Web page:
Ex-TARP Watchdog 'Extremely Disappointed' SOTU Ignored Wall Street; Bankers Delighted

NEW YORK -  FEBRUARY 04:  A street sign reads Wall Street in front of the New York Stock Exchange on February 4, 2013 in New
NEW YORK - FEBRUARY 04: A street sign reads Wall Street in front of the New York Stock Exchange on February 4, 2013 in New York City. Stocks dropped sharply today following the Dow's close last week above 14000.(Photo by Michael Nagle/Getty Images)

President Barack Obama’s failure to mention financial reform during Tuesday night’s State of the Union address is a disappointing setback that shows the White House has lost interest in the topic, advocates working to curb fraud on Wall Street told The Huffington Post.

"I was extremely disappointed by this sort of notion [that] we can just turn the page on the financial crisis," said Neil Barofsky, a former special inspector general for the Troubled Asset Relief Program who has been active in advocating for financial reform since leaving government service.

During Tuesday’s speech, the president made one direct reference to the financial crisis, saying during the first few minutes of his address, “Together, we have cleared away the rubble of crisis, and can say with renewed confidence that the state of our union is stronger.”

Obama noted that housing is healing, stocks are on the rise, "and consumers, patients, and homeowners enjoy stronger protections than ever before.”

Barofsky noted what was left out of the speech. "No mention of regulatory reform. No mention of the very significant work that still needs to be done under Dodd-Frank. No reference to the necessary things we need to do beyond Dodd-Frank to really fix the financial system," Barofsky said.

The continued political horse-trading over how to implement the Dodd-Frank financial reform law of 2010, the recently renewed push by congressional Republicans to weaken the Consumer Financial Protection Bureau, and the fact that the "too big to jail" issue has been highlighted recently led some to at least hope that Obama would broach the subject of financial reform.

None of those issues were directly touched upon during Tuesday's speech. The word “bank” only appeared in the speech in reference to “food banks.” “Financial institutions” were mentioned once, portrayed as victims of foreign computer hackers “seeking the ability to sabotage” them.

“I don’t think it’s the right thing to completely omit reform from the State of the Union,” said Lisa Gilbert, a director at pubic interest group Public Citizen. “[It] shows the topic has dropped in priorities, and that’s something we’re not happy about.”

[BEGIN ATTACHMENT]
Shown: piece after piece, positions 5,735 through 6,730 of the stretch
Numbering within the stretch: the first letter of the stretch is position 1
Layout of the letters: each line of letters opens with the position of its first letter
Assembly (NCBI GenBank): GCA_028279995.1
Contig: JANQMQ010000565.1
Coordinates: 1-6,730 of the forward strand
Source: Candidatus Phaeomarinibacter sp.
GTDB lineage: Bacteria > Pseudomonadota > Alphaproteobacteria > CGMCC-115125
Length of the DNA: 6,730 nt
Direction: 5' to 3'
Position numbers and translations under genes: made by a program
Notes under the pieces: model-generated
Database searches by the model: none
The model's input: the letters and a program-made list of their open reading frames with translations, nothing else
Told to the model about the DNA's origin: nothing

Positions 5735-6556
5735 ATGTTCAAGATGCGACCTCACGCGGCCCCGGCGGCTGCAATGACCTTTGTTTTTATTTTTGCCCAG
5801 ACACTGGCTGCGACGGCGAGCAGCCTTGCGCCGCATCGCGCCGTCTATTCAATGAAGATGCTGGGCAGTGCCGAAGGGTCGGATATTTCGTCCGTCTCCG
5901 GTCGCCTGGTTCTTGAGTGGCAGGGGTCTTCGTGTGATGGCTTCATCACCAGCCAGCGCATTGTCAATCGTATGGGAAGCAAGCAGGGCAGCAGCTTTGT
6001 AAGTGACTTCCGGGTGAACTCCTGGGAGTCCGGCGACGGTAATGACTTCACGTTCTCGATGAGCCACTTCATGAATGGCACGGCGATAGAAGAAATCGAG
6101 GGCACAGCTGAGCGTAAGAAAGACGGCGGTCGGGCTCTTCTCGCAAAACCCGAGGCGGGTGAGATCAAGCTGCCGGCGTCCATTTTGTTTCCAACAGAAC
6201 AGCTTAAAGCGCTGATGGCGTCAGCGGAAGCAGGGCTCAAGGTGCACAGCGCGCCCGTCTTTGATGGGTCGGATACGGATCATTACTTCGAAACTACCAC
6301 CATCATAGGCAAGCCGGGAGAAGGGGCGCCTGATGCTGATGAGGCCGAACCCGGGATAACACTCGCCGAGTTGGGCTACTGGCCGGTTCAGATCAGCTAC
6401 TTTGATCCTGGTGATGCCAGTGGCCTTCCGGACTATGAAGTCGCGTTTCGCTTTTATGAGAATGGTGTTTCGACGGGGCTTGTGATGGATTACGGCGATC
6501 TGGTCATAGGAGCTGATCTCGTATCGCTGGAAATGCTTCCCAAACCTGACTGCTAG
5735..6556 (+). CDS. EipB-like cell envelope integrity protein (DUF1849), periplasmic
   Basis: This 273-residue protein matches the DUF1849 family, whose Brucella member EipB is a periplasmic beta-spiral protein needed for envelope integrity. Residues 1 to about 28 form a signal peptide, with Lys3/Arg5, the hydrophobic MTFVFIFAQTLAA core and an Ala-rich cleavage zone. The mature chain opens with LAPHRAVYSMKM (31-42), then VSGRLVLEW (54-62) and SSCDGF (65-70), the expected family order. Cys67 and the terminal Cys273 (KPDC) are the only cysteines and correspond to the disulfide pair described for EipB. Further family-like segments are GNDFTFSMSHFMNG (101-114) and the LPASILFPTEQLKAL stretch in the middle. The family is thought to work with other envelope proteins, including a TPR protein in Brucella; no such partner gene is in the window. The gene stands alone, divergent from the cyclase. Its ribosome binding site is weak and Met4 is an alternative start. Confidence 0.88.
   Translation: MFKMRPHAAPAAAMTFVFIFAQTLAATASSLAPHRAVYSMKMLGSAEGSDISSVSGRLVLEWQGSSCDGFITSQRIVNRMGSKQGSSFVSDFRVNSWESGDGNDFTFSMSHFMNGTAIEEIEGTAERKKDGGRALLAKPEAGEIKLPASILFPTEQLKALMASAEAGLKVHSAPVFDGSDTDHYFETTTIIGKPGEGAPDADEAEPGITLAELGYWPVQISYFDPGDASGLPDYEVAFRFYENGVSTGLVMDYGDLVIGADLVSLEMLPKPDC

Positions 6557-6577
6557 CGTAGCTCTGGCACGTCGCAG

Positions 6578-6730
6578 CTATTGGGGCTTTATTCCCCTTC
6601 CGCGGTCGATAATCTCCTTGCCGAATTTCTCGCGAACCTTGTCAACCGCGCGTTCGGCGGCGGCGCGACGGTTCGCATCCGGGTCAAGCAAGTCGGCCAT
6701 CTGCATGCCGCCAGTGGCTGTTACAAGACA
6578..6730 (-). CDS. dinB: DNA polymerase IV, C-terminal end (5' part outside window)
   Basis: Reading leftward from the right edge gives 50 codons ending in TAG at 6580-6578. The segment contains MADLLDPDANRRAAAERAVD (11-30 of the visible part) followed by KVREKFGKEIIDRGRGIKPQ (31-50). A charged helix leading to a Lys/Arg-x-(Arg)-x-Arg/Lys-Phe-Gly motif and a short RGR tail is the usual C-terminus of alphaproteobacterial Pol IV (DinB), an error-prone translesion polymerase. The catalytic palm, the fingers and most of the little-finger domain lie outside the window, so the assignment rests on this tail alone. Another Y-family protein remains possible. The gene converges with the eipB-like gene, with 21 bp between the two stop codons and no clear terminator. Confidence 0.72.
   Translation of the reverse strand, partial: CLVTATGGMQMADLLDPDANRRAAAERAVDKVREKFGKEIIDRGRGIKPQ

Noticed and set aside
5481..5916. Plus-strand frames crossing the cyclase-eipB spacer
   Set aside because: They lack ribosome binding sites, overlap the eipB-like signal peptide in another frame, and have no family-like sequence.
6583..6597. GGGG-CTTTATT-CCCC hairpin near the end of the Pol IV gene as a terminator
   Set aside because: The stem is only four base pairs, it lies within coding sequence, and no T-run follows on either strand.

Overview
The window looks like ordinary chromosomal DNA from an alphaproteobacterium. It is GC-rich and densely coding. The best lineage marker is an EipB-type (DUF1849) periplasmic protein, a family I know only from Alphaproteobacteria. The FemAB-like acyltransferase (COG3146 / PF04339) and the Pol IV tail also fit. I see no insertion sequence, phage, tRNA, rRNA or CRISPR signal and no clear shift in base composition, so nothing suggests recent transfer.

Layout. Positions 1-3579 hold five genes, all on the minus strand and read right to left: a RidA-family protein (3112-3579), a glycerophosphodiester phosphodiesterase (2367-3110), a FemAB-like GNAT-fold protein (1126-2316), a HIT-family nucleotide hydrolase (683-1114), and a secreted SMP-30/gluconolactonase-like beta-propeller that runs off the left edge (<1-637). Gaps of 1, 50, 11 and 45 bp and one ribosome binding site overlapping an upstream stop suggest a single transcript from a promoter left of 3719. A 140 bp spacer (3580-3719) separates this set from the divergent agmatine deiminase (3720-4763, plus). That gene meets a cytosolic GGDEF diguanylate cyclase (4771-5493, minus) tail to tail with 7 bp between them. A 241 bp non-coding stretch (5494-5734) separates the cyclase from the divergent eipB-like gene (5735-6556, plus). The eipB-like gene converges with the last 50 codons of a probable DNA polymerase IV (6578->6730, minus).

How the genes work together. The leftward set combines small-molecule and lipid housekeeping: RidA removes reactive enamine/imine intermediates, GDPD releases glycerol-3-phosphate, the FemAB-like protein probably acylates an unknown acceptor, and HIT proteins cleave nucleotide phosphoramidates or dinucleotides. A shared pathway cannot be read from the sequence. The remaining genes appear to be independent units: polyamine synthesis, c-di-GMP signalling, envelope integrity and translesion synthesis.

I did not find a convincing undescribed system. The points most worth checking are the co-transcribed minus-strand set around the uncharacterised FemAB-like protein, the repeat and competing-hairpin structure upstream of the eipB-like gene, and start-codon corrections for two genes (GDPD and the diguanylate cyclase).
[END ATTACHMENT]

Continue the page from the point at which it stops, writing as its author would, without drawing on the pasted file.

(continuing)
This speech stands in stark contrast to one year ago, activists noted, when the president criticized “phony financial profits,” warned banks that “the rest of us are not bailing you out ever again” and asked for “a small fee on the largest financial institutions” to “give those banks that were rescued by taxpayers a chance to repay a deficit of trust.”

The president also used his 2012 speech as an opportunity to unveil an initiative within the Department of Justice -- a special investigative unit that Obama said would "hold accountable those who broke the law" in the lead up to the financial crisis.

“The president didn’t say anything about the promises he made in the last State of the Union,” Kevin Whelan, campaign director at anti-foreclosure and financial reform advocacy group Home Defenders League, said. “A year later, not only have no bankers been arrested, but no actions have been taken on the scale that is needed to bring relief to communities.”

In contrast to the financial reform advocates, some people in the financial services community were elated at the lack of attention Wall Street received in the speech. Politico's Ben White quoted an unidentified "top Wall Streeter" Wednesday saying that "the fact [Obama] didn't bash the financial sector is obviously notable and possibly suggests a more pragmatic second term approach.”

That dynamic bodes ill for the economy, Barofsky, the former TARP watchdog, said.

"The real risk is that [Wall Street lobbyists] are going to win this war in the trenches through regulatory rules," he said, calling that possibility "a sad and predictable outcome."

"It certainly augurs the fact that we aren’t going to have the type of reforms we need to prevent another crisis," Barofsky said.